The Magazine for Asian Investors
Crude oil futures closed lower on Thursday (April 7) as markets continued to react with relief to news that no shortages are expected in the foreseeable future. The IEA and the U.S. will use their strategic reserves to increase supply, for the time being, putting downward pressure on oil prices. This was compounded by reports of a jump in U.S. crude inventories, contrary to expectations.
- WTI crude futures were down 20 cents, or 0.6%, at $96.03 a barrel.
- BRENT crude futures were down 49 cents, or 0.5%, at $100.58 a barrel.
WTI fell for the third day in a row after the IEA decided to release 60 million barrels of oil from the oil reserves of member countries. This is the second oil release after the IEA had already decided on March 1 to release 60 million barrels of oil.
The IEA has 31 member countries, the largest of which are the United States, the United Kingdom, Germany, France, Canada, Japan, and South Korea.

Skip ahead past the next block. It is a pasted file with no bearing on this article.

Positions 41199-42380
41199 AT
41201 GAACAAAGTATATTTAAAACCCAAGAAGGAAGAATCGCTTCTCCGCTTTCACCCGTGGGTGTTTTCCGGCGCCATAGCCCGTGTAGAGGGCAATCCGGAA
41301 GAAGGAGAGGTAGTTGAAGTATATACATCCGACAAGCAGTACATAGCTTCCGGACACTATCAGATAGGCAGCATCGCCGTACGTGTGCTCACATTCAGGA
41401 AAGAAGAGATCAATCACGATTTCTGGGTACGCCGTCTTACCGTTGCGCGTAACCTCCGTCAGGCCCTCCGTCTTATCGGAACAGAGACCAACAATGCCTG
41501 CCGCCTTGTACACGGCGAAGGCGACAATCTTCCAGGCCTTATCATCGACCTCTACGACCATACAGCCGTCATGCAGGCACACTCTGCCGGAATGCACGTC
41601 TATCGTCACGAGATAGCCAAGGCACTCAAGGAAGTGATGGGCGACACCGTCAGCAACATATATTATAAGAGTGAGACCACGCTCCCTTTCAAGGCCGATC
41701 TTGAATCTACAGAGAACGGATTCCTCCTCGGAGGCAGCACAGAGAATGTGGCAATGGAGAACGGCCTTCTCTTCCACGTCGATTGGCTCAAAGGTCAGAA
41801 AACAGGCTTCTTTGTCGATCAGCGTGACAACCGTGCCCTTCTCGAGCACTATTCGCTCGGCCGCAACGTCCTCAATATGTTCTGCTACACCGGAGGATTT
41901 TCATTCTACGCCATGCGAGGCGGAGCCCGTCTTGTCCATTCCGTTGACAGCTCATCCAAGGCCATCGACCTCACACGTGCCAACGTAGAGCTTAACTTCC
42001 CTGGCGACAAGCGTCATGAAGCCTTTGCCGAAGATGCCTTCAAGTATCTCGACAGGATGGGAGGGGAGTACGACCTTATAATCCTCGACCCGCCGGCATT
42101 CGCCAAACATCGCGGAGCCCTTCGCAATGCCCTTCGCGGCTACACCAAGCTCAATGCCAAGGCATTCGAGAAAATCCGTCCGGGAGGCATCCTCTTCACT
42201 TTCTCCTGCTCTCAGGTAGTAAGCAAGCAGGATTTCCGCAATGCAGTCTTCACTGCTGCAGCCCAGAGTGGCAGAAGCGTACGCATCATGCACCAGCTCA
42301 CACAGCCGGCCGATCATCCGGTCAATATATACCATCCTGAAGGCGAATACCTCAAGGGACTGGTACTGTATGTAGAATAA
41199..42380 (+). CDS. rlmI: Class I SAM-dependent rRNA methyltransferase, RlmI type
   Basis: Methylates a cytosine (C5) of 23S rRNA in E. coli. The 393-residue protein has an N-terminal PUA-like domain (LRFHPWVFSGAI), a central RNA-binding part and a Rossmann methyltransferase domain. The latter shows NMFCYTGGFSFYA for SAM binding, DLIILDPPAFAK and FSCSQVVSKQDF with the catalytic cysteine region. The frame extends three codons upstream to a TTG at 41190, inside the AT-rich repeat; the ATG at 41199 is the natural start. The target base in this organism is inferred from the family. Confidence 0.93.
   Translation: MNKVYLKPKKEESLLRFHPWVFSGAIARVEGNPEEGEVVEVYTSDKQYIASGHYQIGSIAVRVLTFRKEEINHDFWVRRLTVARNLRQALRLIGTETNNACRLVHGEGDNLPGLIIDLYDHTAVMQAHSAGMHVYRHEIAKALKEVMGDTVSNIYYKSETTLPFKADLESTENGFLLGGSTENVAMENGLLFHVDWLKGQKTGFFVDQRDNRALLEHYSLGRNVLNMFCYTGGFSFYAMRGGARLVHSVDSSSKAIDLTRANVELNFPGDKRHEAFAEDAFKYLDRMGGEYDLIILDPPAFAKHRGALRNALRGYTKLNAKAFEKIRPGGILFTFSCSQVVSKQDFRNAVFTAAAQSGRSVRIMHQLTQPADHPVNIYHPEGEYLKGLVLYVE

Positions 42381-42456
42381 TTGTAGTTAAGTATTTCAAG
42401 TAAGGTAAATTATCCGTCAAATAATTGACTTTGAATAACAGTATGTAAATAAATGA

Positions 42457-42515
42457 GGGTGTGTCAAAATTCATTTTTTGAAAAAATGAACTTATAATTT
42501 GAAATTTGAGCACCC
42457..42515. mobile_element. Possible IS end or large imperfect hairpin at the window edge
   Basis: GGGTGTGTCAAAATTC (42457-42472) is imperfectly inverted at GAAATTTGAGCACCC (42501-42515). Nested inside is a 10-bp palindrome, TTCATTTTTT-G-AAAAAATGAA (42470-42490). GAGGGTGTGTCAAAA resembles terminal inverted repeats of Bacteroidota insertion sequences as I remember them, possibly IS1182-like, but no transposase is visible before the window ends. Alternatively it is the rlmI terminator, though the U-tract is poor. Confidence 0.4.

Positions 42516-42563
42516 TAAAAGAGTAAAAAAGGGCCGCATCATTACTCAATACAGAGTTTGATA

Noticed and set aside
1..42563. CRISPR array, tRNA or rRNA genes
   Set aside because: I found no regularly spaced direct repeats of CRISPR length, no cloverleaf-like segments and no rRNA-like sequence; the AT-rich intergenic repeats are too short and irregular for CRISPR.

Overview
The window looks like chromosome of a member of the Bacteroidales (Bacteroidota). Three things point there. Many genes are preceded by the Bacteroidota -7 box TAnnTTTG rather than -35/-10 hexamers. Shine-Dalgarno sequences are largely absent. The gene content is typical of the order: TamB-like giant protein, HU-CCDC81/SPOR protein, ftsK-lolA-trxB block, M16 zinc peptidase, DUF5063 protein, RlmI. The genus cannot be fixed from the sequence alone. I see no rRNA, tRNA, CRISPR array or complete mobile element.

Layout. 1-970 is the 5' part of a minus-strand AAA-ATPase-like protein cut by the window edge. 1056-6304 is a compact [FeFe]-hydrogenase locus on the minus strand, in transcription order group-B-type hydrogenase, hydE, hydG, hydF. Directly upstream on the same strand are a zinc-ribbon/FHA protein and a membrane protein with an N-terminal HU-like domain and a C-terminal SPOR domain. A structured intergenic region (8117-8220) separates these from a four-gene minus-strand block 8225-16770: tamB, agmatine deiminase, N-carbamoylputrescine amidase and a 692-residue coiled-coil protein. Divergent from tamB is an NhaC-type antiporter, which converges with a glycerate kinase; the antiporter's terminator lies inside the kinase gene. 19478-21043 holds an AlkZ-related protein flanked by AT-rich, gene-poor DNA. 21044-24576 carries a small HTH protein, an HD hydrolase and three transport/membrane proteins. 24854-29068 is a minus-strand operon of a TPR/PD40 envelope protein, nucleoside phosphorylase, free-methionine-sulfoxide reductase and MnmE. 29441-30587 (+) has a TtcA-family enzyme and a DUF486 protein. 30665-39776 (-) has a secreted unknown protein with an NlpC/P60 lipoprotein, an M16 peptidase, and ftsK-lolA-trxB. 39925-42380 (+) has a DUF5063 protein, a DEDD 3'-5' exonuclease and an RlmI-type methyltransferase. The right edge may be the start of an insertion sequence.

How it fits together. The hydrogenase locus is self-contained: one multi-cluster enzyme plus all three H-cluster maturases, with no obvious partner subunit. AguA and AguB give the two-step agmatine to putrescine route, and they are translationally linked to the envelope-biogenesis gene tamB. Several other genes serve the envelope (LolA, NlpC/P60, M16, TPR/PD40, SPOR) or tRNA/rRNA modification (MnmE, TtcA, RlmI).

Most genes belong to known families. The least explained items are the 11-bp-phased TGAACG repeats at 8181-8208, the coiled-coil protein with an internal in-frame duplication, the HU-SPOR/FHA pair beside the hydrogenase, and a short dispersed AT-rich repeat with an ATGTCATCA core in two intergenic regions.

Markets were also pressured by an EIA report that U.S. crude oil inventories rose by 2.4 million barrels last week. In contrast to analysts’ expectations, which had expected a decline of 1.85 million barrels.
The tense situation between Russia and Ukraine remains an issue that may affect the market. This includes the impact of international sanctions against Russia.
Russian Deputy Prime Minister Alexander Novak said that Russian oil production may fall by 4-5% this month because of sanctions imposed by the United States and its allies. Meanwhile, Russia’s Central Bank and Finance Ministry are in talks on oil and gas exports to China, with China paying in yuan.
Investors should also keep an eye on the situation in China. The city closures announced by China to contain the spread of COVID-19 will further impact economic activity and oil demand.
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Friday, April 8, 2022